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I would like to calculate $$\int_{0}^{\infty} \frac{ x^2 \log(x) }{1 + x^4}$$ by means of the Residue Theorem. This is what I tried so far: We can define a path $\alpha$ that consists of half a half-circle part ($\alpha_r$) and a path connecting the first and last point of that half circle (with radius $r$) so that we have $$ \int_{-r}^{r} f(x) dx + \int_{\alpha_r} f(z) dz = \int_{\alpha} f(z) dz = 2 \pi i \sum_{v = 1}^{k} \text{Res}(f;a_v) $$ where $a_v$ are zeros of the function $\frac{x^2 \log(x) }{1+x^4}$.

If we know $$\lim_{r \to \infty} \int_{\alpha_r} f(z) dz = 0 \tag{*} $$ then we know that $$\lim_{r \to \infty} \int_{-r}^{r} f(x) dx = \int_{-\infty}^{\infty} f(x) dx = 2 \pi i \sum_{v=1}^{k} \text{Res}(f;a_v) $$ and it becomes 'easy'.

Q: How do we know (*) is true?

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4 Answers

up vote 8 down vote accepted

It's a bit more tricky that what you describe, but the general idea is correct. Instead of integrating from $0$ to $\infty$, one can integrate from $-\infty$ to $+\infty$ slightly above the real axis. Because of the logarithm, the integral from $-\infty$ to $0$ will give a possibly non-zero imaginary part, but the real part will be an even function of $x$. So we can write: \begin{align} \int_0^{\infty}\frac{x^2\ln x}{1+x^4}dx&=\frac12\mathrm{Re}\,\int_{-\infty+i0}^{\infty+i0} \frac{x^2\ln x}{1+x^4}dx=\\&=\pi\cdot \mathrm{Re}\left[ i\left(\mathrm{res}_{x=e^{i\pi/4}}\frac{x^2\ln x}{1+x^4}+\mathrm{res}_{x=e^{3i\pi/4}}\frac{x^2\ln x}{1+x^4}\right)\right]=\\ &=\pi\cdot \mathrm{Re}\left[ i\left(\frac{\pi e^{i\pi/4}}{16}- \frac{3\pi e^{3i\pi/4}}{16}\right)\right]=\\ &=\pi\cdot\mathrm{Re}\frac{(1+2i)\pi}{8\sqrt{2}}=\frac{\pi^2}{8\sqrt{2}}. \end{align}

Now as far as I understand the question was about how can one justify the vanishing of the integral over the half-circle $C$ which in its turn justifies the application of residue theorem. Parameterizing that circle as $x=Re^{i\varphi}$, $\varphi\in(0,\pi)$, we see that \begin{align} \int_C \frac{x^2\ln x}{1+x^4}dx=\int_0^{\pi}\frac{iR^3e^{3i\varphi}\left(i\varphi+\ln R\right)}{1+R^4e^{4i\varphi}}d\varphi=O\left(\frac{\ln R}{R}\right), \end{align} which indeed vanishes as $R\rightarrow \infty$.

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Recalling the Mellin transform of a function $f$

$$ F(s)=\int_{0}^{\infty}x^{s-1}f(x)dx \implies F'(s) = \int_{0}^{\infty} x^{s-1}\ln(x)f(x) dx.$$

So, taking $f(x)=\frac{1}{x^4+1}$ and finding its Mellin transform

$$ F(s)=\frac{1}{4}\,{\frac {\pi }{\sin \left( \frac{\pi \,s}{4} \right) }} \implies F'(s)=\frac{1}{16}\,{\frac {{\pi }^{2}\cos \left( \pi \,s/4 \right) }{ \left( \cos \left( \pi \,s/4 \right) \right) ^{2}-1}}$$

Taking the limit as $s\to 3$ yields the desired result

$$ \lim_{s\to 3}F'(s)=\frac{\pi^2}{8\sqrt{2}}. $$

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The best way (+1) –  Chris's sis Jul 10 '13 at 14:29
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$$\underbrace{\dfrac{x^2 \log(x)}{1+x^4} dx \to \dfrac1{x^2} \dfrac{\log(1/x)}{1+1/x^4} \dfrac{-dx}{x^2}}_{x \to 1/x}$$ Hence, \begin{align} I = \int_0^{\infty} \dfrac{x^2 \log(x)}{1+x^4} dx & = \int_0^1 \dfrac{x^2 \log(x)}{1+x^4} dx + \int_1^{\infty} \dfrac{x^2\log(x)}{1+x^4}dx\\ & = \int_0^1 \dfrac{x^2 \log(x)}{1+x^4} dx - \int_0^1 \dfrac{\log(x)}{1+x^4}dx\\ & = \int_0^1 \dfrac{x^2-1}{1+x^4} \log(x) dx \end{align} \begin{align} \int_0^1 \dfrac{x^2 \log(x)}{1+x^4} dx & = \int_0^1 \sum_{k=0}^{\infty}(-1)^k x^{4k+2} \log(x)dx\\ & = \sum_{k=0}^{\infty}(-1)^k \int_{0}^{\infty} x^{4k+2} \log(x)dx\\ & = \sum_{k=0}^{\infty} \dfrac{(-1)^{k+1}}{(4k+3)^2} \end{align} \begin{align} \int_0^1 \dfrac{\log(x)}{1+x^4} dx & = \int_0^1 \sum_{k=0}^{\infty}(-1)^k x^{4k} \log(x)dx\\ & = \sum_{k=0}^{\infty}(-1)^k \int_{0}^{\infty} x^{4k} \log(x)dx\\ & = \sum_{k=0}^{\infty} \dfrac{(-1)^{k+1}}{(4k+1)^2} \end{align} $$I = \sum_{k=0}^{\infty} (-1)^k \left(\dfrac1{(4k+1)^2} - \dfrac1{(4k+3)^2}\right) = \dfrac{\pi^2}{8\sqrt2}$$ which can be obtained from the identity that the PolyLogarithmic function satisfies $$\text{Li}_n(e^{2 \pi ix}) + (-1)^n \text{Li}_n(e^{-2 \pi ix}) = - \dfrac{(2\pi i)^n}{n!}B_n(x)$$ You can see the posts here and here for more details.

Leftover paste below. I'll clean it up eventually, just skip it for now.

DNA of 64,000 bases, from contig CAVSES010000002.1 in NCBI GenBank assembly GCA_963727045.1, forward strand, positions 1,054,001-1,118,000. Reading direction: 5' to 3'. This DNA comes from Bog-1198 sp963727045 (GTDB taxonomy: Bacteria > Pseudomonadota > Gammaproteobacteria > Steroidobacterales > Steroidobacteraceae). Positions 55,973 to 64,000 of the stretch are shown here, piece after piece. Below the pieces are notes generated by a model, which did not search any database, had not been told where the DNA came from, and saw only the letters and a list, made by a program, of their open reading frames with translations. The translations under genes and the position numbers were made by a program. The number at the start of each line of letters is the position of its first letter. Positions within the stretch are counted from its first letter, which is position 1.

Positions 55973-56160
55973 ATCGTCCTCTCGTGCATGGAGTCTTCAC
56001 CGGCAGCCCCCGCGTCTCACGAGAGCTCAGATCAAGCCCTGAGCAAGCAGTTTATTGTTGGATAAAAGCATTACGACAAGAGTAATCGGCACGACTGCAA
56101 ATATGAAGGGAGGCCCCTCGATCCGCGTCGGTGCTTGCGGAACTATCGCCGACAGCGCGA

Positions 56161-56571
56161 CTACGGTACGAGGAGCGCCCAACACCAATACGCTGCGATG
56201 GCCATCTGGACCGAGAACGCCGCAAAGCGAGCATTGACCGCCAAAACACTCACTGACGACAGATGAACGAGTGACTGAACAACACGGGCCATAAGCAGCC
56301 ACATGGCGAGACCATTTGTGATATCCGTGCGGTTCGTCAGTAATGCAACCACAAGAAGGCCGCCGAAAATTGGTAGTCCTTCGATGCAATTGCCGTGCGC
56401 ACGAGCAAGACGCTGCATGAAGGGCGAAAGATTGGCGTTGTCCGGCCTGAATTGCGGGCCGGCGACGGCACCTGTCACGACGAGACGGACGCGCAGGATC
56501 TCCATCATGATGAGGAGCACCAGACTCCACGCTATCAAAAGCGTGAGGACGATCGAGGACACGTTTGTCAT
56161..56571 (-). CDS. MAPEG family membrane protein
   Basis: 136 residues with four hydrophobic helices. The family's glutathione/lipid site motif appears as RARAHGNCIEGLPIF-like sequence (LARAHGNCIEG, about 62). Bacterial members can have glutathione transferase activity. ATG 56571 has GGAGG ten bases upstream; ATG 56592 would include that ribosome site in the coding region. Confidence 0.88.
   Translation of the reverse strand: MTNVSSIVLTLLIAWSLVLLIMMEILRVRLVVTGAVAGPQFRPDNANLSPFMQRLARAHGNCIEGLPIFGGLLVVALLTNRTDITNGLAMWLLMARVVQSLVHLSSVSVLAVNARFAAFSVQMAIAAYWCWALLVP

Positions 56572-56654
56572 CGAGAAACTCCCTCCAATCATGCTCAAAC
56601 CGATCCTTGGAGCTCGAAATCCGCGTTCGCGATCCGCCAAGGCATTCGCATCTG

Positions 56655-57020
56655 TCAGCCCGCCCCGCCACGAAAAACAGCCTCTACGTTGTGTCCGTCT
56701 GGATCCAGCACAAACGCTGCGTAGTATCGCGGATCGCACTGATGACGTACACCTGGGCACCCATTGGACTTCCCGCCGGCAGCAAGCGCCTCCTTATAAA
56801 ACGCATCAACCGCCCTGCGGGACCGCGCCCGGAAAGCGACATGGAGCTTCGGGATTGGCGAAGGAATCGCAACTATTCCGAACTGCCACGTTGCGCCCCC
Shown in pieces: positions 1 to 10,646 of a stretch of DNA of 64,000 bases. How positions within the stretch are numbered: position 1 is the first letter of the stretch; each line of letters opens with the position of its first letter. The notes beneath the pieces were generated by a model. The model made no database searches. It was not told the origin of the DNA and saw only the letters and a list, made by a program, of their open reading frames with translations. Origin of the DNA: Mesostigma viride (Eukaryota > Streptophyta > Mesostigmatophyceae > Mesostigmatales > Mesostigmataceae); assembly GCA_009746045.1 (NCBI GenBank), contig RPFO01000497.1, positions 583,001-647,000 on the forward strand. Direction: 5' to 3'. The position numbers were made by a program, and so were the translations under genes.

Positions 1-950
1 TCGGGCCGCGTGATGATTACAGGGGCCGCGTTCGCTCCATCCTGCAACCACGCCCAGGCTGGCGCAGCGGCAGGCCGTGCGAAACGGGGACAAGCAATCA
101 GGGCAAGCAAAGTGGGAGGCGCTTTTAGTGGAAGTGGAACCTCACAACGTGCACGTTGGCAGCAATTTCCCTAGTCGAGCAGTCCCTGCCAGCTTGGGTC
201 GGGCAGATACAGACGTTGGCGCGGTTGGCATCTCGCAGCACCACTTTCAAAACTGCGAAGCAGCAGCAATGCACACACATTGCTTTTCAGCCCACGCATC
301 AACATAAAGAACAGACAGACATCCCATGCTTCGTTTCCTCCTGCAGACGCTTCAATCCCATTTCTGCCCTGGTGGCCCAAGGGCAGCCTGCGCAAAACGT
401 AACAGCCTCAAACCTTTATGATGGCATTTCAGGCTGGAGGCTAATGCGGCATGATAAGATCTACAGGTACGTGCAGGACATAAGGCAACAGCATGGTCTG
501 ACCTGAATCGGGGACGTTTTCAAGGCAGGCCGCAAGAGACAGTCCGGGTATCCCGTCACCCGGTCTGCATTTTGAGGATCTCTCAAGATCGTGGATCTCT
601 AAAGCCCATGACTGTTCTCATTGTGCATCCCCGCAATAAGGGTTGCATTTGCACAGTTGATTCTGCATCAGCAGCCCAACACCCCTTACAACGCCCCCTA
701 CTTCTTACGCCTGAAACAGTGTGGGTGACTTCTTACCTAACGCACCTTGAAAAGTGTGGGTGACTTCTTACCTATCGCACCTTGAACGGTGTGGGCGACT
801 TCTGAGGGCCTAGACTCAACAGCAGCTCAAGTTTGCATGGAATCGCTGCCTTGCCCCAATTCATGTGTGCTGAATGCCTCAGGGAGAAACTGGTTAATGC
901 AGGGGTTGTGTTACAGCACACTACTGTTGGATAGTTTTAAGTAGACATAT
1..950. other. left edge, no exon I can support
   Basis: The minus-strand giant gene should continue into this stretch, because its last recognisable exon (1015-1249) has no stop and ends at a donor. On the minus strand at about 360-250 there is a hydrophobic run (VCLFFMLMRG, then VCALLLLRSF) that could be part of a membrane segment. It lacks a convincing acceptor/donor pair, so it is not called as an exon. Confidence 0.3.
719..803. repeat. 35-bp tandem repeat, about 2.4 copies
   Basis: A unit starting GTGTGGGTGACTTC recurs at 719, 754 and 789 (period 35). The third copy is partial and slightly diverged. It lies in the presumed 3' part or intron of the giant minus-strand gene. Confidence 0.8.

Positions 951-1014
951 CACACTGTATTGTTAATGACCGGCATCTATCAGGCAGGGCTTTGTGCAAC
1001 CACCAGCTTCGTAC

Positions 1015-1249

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"By means of the residue theorem"? –  mrf Jun 16 '13 at 19:48
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@mrf The question just says "How to calculate $ \int_{0}^{\infty} \frac{ x^2 \log(x) }{1 + x^4} $?" and in the post, the OP makes a statement, he would like to calculate it "By means of the residue theorem" (which is not a question). So my post does answer his question. –  user17762 Jun 16 '13 at 20:13
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Another way to handle these kinds of integrals is by setting $$ f(z) = \frac{z^2 \log^2 z}{1+z^4} $$ where $\log$ is the "natural branch" of the complex logarithm and integrate $f$ along a keyhole contour, see for example this. The idea with this approach is to take advantage of the branch cut of $\log$.

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